Kenya: The controversial 'shamba system' of exotic tree plantations

WRM default image

Kenya’s ‘shamba’ or Tongya system has been generally defined as a form of agroforestry, where farmers are encouraged to cultivate primary crops (maize, bananas, beans and cassava) on previously clear cut public forest land on the condition that they replant trees. Since the mid 19th century, Kenya adopted this system to establish tree plantations by means of cheap or totally free labour, in order to meet the demand for timber.

The shamba system, which in theory seeks to involve landless communities in forest conservation, has been steeped in controversy in Kenya for a long time now. By the early 1980's, many problems associated with the system started emerging –notably about 19% of Shamba systems were encroaching on natural forests.

Besides being open to abuse, critics point the replacement of indigenous forests with exotic tree monocultures. The most common exotic species planted in public forests include eucalyptus and cypress. Those plantations established under a monoculture regime interfere with the forest dwindling its biodiversity, and reducing its water catchment qualities.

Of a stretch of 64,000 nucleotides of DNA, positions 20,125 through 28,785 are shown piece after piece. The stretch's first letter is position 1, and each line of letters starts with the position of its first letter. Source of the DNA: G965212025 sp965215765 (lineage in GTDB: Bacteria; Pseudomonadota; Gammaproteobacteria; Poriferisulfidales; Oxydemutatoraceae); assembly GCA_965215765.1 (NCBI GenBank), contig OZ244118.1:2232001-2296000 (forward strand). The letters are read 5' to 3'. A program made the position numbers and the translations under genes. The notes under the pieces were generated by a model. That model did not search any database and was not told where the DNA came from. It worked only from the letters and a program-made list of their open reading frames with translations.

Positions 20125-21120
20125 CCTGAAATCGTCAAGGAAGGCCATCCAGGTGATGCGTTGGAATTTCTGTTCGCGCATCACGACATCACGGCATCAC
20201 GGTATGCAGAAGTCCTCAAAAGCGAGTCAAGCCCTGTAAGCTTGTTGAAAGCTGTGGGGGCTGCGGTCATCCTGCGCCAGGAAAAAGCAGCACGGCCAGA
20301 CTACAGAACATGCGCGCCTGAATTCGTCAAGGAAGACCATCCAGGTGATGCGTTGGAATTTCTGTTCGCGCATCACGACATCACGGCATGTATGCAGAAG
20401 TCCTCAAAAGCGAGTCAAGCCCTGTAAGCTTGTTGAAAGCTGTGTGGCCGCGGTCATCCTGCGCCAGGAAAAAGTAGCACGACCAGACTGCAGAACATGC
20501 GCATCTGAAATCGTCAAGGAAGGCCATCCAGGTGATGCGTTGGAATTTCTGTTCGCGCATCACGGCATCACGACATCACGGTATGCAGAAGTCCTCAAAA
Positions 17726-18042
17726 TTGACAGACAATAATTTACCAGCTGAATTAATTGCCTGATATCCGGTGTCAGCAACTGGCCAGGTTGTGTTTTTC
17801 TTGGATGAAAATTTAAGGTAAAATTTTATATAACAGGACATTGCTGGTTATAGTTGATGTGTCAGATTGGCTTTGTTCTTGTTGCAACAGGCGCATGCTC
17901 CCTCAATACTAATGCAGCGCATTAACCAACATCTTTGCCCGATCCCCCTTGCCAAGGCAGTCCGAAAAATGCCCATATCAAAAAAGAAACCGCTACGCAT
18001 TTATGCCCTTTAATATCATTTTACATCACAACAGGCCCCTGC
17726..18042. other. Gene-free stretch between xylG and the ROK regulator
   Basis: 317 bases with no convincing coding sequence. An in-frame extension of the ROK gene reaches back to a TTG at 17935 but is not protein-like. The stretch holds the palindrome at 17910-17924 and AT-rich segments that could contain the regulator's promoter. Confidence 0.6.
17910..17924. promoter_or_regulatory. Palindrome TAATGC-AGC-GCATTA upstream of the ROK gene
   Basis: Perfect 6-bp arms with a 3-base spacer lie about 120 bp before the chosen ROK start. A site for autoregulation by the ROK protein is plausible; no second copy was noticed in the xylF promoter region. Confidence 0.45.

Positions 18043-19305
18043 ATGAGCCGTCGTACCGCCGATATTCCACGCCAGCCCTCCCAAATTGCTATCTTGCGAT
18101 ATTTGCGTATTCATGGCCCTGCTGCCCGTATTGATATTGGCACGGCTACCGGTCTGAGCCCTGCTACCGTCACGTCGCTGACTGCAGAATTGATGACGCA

This has led to a problematic scenario.

On the one hand, the “shamba” system is criticized on the grounds of the detrimental impacts of the monoculture exotic tree plantations it became. Under the present government of President Kibaki, farmers have been told to keep off indigenous forests. The Deputy Minister of the Environment and Nobel Peace Prize laureate Prof. Wangari Maathai contends that, “We cannot sacrifice indigenous forests at the expense of exotic plantations. Plantations represent a monoculture of trees, but a forest is an ecology system". Maathai affirmed that the system had been abused as farmers were allowed – through corruption – to turn large sections of indigenous forests into farmlands, "destroying local biodiversity and greatly reducing the capacity of the forests to be effective water reservoirs”. Furthermore, poachers, illegal loggers, charcoal burners and even drug barons had also invaded the forests.

On the other hand, the ban of the “shamba” system, intended to protect native forests implicates the eviction of thousands of farmers, raising controversy within society.

Overall, what is clear is that the root of the problem can be traced to a policy that has created dependency on an unsustainable monoculture tree plantation pattern which has globally proved to be socially, economically and environmentally harmful. The difficult blind alley of Kenya in this regard, is just another case in point.

Article based on information from: “Call to keep off indigenous forests,” Nation Reporter, ; “Smallholder agriculture: the Shamba system”,